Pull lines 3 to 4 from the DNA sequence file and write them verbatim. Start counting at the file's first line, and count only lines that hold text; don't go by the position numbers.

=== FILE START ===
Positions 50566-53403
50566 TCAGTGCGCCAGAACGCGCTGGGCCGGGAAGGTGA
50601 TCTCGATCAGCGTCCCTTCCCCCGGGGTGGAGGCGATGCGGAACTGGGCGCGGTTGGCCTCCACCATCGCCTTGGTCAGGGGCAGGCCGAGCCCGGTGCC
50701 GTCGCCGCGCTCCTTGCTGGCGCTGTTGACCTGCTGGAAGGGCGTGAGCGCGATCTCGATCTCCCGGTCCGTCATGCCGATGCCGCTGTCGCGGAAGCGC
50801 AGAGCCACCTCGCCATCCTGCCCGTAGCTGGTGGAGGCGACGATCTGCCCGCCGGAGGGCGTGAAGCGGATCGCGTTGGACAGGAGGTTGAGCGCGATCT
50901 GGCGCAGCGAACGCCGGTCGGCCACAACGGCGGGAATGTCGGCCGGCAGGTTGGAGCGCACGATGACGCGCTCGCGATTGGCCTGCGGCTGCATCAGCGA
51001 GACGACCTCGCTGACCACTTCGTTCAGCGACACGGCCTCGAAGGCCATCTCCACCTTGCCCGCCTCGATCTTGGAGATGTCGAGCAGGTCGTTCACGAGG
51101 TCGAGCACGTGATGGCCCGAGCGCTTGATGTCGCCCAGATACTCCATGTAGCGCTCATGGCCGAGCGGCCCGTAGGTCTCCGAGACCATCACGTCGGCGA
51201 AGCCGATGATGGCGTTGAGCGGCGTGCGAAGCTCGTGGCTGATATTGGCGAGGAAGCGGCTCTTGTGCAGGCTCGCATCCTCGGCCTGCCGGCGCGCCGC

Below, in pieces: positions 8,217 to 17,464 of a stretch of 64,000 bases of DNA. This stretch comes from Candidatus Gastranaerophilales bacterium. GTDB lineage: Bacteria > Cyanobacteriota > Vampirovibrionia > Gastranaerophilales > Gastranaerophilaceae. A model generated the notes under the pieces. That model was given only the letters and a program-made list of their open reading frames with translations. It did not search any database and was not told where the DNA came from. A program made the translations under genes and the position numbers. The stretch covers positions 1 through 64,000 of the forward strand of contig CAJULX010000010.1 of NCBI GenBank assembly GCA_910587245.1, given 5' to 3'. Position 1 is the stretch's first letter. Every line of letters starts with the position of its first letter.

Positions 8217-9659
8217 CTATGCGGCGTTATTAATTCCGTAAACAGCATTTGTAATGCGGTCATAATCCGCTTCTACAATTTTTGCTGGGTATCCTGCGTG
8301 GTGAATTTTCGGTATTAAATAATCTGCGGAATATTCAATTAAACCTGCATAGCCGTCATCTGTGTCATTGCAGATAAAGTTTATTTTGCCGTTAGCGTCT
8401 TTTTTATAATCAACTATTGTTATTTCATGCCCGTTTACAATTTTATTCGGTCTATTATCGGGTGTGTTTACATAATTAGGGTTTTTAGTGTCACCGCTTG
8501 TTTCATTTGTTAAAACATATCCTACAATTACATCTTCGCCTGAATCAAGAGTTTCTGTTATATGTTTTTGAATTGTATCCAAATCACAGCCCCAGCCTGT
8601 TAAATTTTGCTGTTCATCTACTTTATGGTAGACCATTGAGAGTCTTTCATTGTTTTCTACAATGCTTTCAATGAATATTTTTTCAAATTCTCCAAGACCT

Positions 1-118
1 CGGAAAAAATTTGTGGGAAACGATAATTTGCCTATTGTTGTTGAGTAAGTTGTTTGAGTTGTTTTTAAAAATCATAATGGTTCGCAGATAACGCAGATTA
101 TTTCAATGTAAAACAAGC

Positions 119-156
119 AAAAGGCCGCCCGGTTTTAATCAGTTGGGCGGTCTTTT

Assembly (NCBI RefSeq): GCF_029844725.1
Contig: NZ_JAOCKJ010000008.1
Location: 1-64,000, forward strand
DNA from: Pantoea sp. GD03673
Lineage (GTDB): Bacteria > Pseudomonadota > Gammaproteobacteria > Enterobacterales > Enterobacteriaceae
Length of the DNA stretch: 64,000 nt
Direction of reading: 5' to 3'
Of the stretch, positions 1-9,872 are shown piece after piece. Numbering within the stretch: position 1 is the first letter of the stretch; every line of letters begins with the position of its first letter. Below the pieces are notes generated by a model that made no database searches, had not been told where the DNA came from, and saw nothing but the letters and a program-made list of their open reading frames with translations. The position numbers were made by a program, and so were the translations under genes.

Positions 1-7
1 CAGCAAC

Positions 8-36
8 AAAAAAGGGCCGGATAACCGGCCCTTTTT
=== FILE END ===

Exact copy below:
50601 TCTCGATCAGCGTCCCTTCCCCCGGGGTGGAGGCGATGCGGAACTGGGCGCGGTTGGCCTCCACCATCGCCTTGGTCAGGGGCAGGCCGAGCCCGGTGCC
50701 GTCGCCGCGCTCCTTGCTGGCGCTGTTGACCTGCTGGAAGGGCGTGAGCGCGATCTCGATCTCCCGGTCCGTCATGCCGATGCCGCTGTCGCGGAAGCGC